MARK GARLICK / SCIENCE PHOTO LIBRARY MARK GARLICK / SCIENCE PHOTO LIBRARY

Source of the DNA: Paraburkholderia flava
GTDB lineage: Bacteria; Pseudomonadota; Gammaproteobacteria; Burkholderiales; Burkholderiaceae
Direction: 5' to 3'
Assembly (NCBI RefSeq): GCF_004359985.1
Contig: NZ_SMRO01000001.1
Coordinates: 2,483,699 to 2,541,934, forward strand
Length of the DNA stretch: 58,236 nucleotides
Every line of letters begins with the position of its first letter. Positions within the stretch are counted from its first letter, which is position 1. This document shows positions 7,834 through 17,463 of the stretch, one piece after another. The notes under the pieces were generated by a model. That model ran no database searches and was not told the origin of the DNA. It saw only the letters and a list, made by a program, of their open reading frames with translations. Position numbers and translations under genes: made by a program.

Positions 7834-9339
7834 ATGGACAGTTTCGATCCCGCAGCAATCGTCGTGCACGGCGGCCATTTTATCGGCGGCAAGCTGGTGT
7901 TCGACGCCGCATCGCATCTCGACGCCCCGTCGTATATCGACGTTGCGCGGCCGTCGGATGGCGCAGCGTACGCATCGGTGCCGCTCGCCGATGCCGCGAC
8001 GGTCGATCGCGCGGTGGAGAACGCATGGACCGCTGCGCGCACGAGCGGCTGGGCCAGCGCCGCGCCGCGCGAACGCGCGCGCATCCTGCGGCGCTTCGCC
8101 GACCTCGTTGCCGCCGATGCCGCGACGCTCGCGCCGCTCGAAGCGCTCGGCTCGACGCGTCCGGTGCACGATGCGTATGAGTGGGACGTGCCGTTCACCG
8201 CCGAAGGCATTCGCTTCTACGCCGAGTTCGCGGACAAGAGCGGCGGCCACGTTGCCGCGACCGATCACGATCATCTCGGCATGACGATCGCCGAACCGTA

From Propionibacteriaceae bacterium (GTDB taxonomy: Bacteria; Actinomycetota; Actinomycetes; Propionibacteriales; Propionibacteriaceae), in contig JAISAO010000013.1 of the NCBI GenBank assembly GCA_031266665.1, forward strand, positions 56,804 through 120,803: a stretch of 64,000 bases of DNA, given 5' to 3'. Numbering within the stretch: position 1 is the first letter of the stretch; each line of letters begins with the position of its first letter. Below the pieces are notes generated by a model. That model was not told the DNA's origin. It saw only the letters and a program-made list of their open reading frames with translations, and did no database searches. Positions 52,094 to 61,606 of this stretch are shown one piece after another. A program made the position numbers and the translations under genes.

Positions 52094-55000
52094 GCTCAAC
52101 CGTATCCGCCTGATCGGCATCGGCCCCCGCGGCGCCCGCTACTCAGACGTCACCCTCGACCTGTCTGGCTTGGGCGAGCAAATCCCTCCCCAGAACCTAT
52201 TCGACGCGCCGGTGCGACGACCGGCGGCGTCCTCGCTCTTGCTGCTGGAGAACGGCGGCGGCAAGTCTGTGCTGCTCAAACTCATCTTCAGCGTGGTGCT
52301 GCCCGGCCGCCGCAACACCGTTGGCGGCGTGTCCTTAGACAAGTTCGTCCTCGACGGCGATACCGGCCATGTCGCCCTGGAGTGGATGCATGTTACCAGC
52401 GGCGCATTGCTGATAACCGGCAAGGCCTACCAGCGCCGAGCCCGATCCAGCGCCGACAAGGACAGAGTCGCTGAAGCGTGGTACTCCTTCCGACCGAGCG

Local Group galaxy cluster, computer graphic. Some 50 galaxies of the central area of the Local Group are shown relative to our spiral Milky Way Galaxy, shown at the centre of the circular grid. The concentric circles are 500, 000 light-years apart, and lines show the positions of galaxies above (green) or below (yellow) the Milky Way's galactic equator equator. The radial lines show the directions in the sky. The Local Group contains around 60 members and spans 10 million light-years (3.1 megaparsecs). The largest galaxies are the Milky Way, Andromeda (M31) and Triangulum (M33). Virtually all of the others are much smaller, so-called dwarf-spheroidal galaxies, although a handful are irregular, such as the Magellanic Clouds. These smaller galaxies are shown larger than actual scale, for clarity.
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